Photo courtesy of Courtney Miller

Adaptations of F. vesiculosus

Adapt or perish, now as ever, is nature's inexorable imperative.
-H.G. Wells

Hold on!Picture of a holdfast - Courtesy of Tom Volk
Fucus vesiculosus
has a number of morphological adaptations that are extremely beneficial. First, the organism has evolved what is called a holdfast. This is root-like structure that connects the entire organism to the substrate or ground. The holdfast ensures that the organism doesn't float away from an area that it has evolved to thrive in, for example, moving from an area of lower temperatures to higher temperatures, and also changes in the salinity of the water. The picture to the right shows a holdfast of another brown algae. Notice the root-like structures that are all over the substrate.

Thin and flat
Bladderwrack has also evolved to be somewhat of a specialist in surface area to volume ratio. The alga has extremely flat blades that allow it to soak up as much sunlight as possible without having to sacrifice many nutrients, which would be the case if more cells were present in the blade. This flat morphology also allows local production of sugars, and also allows for the plant to simply get its water through osmosis. This is the reason why Bladderwrack hasn't evolved vascular tissue like the plants have.

The reason for the brown color?
There is also a special pigment that has evolved in Fucus vesiculosus that allows for a greater absorption of light, fucoxanthin. This extra absorption makes photosynthesis a lot more efficient. You can find out more about photosynthesis and Bladderwrack's source of nutrients by going to the nutrition page.

Structure of a fucoxanthin molecule - Found on public domain - Click to follow to source 

The famous bladders
As was stated on the home page, F. vesiculosus is known for the air bladders found in pairs on its blades. These bladders help keep the brown algae afloat when the tide comes in so photosynthesis can continue at a more productive rate. The bladders are filled with mostly O2 that is a product of photosythesis. The bladders are held together by a network of white filaments, that as the organism gets older, break, and leave the bladder incapable of holding any gases. After only a couple years, F. vesiculosus will only have bladders towards the younger end of the thallus.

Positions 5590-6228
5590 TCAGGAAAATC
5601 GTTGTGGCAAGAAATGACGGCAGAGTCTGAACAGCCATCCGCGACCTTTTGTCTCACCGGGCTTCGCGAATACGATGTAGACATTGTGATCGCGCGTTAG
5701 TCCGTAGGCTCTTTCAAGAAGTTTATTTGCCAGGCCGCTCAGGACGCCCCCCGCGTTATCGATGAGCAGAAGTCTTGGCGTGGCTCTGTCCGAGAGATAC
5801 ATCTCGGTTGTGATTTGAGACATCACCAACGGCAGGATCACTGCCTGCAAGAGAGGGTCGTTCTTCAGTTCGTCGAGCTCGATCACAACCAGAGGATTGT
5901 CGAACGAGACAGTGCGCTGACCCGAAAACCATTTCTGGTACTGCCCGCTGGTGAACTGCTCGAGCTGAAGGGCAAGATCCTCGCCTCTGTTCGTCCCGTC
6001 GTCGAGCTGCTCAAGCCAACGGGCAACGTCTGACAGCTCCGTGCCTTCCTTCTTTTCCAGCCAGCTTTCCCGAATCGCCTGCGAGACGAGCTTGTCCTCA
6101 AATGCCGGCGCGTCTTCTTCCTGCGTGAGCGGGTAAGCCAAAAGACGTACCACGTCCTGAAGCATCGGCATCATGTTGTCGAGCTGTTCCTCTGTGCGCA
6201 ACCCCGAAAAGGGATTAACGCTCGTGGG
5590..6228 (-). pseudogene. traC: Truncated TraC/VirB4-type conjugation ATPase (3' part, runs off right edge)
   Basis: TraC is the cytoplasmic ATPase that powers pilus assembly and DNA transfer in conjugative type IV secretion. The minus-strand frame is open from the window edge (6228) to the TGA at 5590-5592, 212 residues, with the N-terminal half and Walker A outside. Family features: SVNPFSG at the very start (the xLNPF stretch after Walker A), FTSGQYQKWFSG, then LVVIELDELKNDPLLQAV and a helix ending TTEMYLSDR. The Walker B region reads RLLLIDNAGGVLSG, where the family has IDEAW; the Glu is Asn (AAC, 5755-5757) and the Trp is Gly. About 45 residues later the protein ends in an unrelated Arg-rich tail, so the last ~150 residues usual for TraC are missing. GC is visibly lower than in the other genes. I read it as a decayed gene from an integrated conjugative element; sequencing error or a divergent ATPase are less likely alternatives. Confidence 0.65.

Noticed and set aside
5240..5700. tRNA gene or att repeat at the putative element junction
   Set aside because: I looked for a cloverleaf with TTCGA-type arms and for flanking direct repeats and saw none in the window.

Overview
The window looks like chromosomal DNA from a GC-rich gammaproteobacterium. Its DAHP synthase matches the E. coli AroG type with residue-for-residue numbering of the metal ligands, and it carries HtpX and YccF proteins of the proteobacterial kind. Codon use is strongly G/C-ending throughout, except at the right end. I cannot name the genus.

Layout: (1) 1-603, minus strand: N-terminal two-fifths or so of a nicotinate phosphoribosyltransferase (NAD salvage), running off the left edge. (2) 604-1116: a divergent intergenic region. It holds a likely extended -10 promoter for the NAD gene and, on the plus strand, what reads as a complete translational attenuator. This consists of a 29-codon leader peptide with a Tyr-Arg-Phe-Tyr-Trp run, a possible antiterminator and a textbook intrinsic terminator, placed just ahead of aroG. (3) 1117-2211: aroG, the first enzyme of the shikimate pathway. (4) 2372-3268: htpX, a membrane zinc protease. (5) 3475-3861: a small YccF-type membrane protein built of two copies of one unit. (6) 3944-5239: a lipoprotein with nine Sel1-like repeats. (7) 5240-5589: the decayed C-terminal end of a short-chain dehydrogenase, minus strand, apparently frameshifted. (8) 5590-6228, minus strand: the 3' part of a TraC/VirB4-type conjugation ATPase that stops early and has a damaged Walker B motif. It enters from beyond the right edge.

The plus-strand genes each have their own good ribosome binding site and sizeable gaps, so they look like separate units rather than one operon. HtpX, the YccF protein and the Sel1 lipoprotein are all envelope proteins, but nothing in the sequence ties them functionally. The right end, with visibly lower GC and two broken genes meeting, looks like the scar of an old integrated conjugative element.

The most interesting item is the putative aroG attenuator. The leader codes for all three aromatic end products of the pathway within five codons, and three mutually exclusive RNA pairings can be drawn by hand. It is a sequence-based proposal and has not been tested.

Just trying to survive
Bladderwrack has quite a few predators since it is a primary producer. Fortunately enough for bladderwrack, however, is it has developed a way to prevent this herbivory. Fucus vesiculosus has developed a certain set of compounds called phlorotannins. Scientists have found that this resists grazing from herbivores by looking at the lower levels of damage of a bladderwrack thallus with higher levels of phlorotannins relative to thalli that have lower levels of these compounds.

Landscape of F. vesiculosus - Courtesy of Ester SerraoSea Sickness
Fucus vesiculosus inhabits a place where the waves can be especially harsh. Waves can smash the thalli against rocks and other algae in the area, which can cause damage to the bladders and the organism as a whole. To prevent damage from this constant motion while submerged and battering against other objects, F. vesiculosus has developed gel-forming polysaccharides that helps cushion the thallus of the organism. These polysaccharides also help prevent desiccation when low tide comes and the organism is subjected to harsh rays from the sun.


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